As any sorcerer’s apprentice will tell you, it is always easier to start something than to finish it. Exit strategies are by far the most difficult part of any game plan. The most recent and graphic case in point is, of course, the Americans in Iraq. But the same is equally applicable to monetary policy, as Bank of Japan Gov. Toshihiko Fukui will know all too well.

Mr. Fukui was once quoted as not being in possession of a magic wand that could sweep all monetary troubles away in one go. This indicates a sensible awareness of the problem faced by the sorcerer’s apprentice.

How far that awareness will take him in devising a successful exit plan out of the “zero-interest-rate” policy, or quantitative easing policy as it is now called, will determine whether he is eligible to graduate from the BOJ school of magic.

With long-term bond yields now up tantalizingly close to the 2 percent line, all eyes are on how and when the BOJ means to extricate itself from the zero-interest-rate bind. That would seem the logical thing to do if the rising long-term rates are an indication of economic recovery and growing inflationary expectations, as the government seems to believe.

Yet it is not that simple. To allow the longer end of the yield curve to pull short rates out of the zero-interest-rate stranglehold could actually put a devastating curse on the central bank. This is because the BOJ itself has very large holdings of long-term government bonds. Rising long-term yields mean collapsing government bond prices.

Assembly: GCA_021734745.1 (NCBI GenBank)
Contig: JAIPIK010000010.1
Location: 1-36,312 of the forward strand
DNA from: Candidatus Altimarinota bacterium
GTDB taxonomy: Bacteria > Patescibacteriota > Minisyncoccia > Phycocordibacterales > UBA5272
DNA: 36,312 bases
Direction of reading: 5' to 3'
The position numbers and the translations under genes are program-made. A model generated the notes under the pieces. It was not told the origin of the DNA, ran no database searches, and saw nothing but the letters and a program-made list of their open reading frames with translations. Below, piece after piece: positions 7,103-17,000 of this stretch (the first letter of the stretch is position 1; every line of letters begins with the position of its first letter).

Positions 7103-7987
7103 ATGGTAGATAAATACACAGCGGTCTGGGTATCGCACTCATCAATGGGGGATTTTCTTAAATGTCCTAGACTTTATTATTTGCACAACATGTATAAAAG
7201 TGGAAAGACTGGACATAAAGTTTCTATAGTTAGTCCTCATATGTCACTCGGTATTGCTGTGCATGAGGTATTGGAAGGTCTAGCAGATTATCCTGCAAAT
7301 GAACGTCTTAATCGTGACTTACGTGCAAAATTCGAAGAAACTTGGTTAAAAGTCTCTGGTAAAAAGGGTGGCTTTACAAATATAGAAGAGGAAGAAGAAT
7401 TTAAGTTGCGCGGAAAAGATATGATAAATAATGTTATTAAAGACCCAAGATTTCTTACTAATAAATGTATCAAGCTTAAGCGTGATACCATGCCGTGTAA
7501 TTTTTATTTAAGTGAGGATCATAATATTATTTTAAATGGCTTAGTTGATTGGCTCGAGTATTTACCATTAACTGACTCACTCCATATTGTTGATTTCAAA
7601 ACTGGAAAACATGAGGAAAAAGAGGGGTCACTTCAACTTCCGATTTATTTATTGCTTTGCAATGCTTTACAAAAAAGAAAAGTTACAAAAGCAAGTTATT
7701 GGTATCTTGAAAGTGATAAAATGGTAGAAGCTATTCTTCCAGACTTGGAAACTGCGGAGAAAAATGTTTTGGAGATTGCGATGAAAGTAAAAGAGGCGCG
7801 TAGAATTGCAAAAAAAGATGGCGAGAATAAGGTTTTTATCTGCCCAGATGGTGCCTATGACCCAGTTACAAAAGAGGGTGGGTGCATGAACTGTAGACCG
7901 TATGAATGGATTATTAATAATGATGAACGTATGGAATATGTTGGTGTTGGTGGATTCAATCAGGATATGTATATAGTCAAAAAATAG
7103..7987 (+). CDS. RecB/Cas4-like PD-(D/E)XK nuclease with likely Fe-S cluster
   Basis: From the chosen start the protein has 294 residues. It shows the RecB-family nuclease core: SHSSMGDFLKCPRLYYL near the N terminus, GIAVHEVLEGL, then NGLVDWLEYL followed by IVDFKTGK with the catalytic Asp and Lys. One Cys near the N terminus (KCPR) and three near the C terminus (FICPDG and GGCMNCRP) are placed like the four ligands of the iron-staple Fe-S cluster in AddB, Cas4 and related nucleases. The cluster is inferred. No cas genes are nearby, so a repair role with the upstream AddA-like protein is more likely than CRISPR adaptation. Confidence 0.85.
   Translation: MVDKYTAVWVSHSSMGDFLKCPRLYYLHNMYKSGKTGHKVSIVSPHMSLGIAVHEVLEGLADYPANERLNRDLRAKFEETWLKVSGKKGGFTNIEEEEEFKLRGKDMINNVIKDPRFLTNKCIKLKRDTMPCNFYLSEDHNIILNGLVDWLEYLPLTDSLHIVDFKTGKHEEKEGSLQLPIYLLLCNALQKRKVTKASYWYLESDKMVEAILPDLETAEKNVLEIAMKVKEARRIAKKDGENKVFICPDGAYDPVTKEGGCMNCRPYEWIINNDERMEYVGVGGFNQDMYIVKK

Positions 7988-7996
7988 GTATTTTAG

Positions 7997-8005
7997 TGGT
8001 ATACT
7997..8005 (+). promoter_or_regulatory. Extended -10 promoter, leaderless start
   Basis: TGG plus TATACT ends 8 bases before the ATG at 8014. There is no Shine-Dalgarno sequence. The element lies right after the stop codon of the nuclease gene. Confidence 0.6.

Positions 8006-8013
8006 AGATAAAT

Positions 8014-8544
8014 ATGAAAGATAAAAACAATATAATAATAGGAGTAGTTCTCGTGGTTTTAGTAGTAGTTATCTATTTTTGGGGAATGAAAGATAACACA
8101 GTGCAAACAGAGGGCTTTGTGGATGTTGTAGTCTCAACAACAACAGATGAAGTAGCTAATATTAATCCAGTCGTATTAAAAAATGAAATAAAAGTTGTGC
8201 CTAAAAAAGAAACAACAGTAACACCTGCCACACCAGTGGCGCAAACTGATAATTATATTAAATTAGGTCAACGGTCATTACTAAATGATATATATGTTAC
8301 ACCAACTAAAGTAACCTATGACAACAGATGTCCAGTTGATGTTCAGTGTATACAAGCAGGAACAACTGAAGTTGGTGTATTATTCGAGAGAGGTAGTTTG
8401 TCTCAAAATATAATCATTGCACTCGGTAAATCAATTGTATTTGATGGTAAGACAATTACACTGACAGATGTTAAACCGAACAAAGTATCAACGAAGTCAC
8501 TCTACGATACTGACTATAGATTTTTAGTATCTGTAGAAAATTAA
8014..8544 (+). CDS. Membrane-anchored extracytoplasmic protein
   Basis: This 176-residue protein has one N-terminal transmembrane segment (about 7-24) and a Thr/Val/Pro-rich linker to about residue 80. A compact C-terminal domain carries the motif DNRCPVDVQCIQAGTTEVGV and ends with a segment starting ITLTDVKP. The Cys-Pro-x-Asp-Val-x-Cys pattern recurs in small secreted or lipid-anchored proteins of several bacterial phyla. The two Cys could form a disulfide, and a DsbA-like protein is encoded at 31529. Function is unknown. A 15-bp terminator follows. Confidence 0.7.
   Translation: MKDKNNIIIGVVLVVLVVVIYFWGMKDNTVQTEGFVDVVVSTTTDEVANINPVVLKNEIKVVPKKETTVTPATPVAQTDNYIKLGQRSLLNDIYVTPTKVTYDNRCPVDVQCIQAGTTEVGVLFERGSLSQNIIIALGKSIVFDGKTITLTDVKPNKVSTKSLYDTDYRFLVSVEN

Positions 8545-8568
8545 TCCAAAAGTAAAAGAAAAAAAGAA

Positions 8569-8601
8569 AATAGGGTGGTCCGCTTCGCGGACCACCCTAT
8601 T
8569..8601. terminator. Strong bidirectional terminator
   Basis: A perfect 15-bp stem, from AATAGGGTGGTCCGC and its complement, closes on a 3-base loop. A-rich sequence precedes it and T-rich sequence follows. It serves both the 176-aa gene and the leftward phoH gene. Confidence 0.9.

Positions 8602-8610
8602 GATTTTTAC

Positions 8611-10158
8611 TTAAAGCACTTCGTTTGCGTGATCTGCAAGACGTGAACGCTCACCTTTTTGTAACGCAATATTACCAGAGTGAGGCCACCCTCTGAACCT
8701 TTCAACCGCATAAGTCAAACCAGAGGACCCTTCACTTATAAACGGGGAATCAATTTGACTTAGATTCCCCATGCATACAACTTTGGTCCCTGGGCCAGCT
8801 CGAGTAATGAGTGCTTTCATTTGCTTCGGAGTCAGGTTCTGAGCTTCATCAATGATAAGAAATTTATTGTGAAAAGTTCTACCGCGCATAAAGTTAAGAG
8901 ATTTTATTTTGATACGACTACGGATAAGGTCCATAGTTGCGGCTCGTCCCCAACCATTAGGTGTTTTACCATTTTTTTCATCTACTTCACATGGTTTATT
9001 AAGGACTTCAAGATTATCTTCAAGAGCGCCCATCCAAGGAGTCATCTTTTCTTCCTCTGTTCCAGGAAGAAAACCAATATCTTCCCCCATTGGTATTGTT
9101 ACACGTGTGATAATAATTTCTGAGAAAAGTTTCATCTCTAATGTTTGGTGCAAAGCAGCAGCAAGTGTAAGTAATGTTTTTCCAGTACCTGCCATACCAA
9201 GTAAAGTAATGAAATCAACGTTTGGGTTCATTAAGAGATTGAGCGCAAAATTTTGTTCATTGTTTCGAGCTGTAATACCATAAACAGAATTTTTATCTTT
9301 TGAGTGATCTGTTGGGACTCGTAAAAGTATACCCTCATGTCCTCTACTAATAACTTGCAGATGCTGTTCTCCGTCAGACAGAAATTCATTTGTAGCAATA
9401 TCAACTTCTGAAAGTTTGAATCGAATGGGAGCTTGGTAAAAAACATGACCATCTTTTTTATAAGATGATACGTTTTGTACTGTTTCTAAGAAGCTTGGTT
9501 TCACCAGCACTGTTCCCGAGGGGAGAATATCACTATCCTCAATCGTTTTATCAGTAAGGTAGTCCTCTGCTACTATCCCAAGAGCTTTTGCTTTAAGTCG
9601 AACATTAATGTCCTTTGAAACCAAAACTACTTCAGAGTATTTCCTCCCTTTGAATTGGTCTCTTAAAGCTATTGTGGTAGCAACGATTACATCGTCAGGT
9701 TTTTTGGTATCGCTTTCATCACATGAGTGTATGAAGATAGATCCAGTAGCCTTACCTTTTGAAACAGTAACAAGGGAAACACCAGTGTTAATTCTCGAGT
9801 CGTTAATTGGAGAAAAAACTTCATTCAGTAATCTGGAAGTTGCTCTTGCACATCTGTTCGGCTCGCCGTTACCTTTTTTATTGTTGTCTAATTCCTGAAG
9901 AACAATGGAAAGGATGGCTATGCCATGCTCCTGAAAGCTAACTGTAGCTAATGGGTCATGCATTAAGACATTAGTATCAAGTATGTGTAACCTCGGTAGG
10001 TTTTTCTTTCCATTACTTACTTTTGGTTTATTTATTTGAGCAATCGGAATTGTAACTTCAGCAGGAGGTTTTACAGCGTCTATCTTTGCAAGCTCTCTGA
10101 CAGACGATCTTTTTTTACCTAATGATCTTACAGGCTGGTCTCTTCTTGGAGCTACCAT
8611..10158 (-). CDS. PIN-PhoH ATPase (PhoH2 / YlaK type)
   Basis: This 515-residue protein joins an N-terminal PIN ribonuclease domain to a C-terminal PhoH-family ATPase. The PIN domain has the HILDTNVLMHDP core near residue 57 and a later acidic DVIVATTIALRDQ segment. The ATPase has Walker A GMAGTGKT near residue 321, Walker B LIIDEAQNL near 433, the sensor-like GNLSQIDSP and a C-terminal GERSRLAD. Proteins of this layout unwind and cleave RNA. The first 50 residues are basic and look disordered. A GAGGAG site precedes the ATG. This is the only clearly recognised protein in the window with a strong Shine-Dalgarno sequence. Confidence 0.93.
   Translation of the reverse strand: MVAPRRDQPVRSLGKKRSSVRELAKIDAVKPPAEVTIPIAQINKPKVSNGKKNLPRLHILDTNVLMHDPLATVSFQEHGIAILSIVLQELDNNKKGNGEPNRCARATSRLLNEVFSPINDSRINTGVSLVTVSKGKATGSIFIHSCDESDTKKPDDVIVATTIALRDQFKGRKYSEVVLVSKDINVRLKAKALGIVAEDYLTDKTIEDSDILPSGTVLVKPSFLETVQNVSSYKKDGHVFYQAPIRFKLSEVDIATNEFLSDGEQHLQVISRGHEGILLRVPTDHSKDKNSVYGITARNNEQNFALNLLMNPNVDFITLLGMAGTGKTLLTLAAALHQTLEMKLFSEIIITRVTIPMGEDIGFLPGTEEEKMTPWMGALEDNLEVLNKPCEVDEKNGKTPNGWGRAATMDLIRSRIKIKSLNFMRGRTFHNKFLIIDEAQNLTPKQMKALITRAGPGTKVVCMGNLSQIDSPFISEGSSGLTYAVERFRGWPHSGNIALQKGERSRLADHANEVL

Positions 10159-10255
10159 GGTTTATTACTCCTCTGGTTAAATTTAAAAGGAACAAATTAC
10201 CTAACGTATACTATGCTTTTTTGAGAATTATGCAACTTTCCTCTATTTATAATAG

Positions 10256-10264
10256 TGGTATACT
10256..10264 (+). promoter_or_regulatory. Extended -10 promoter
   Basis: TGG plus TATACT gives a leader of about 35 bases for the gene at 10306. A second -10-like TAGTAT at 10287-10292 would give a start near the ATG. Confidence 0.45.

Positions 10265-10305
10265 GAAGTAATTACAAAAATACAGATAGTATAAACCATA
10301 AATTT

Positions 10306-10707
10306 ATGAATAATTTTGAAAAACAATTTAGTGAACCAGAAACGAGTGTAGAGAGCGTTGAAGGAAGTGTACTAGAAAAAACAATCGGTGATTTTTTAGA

Thus if the BOJ were to let go of the zero-interest-rate anchor now and allow rates to rise at will, it would end up suffering a serious erosion of asset values on its already ailing balance sheet.

Moreover, it is not just the Bank of Japan that would suffer from collapsing government bond prices. Private-sector banks have also been accumulating increasingly larger amounts of government bonds because they had nowhere else to put their money. Money which they had plenty of, thanks to the BOJ’s policy of flooding the market with liquidity.

The theory was that the more excess liquidity private-sector banks had at their disposal, the more they would invest that money in the wider asset market, thereby bringing about greater credit creation and sustained economic expansion. What actually happened was that rather than going in for more lending activity, the banks ended up buying more and more government bonds.

Meanwhile, deflation-hampered companies were simply not interested in accumulating yet more debt. Banks were thus caught with no other option but to park their liquidity with the government. Which suited the government fine, given its accumulated debts equivalent to 140 percent of GDP.

Indeed, it had reached a point when it was no longer clear what the ultimate purpose of monetary policy actually was. Was it to get the economy going? Or was it to prop up government bond prices?

If it was to get the economy going, and policymakers well and truly believe the economy is now in fact on the mend, then the obvious thing to do would be to end the zero-interest-rate policy.

But if it was to support government bond prices, the BOJ would have to flood the market even more, now that prices are softening.

So Mr. Fukui finds himself caught between a rock and a hard place. Getting past this particular pain of Scylla and Charybdis is no easy task. The sorcerer’s apprentice continues to have a tough time.

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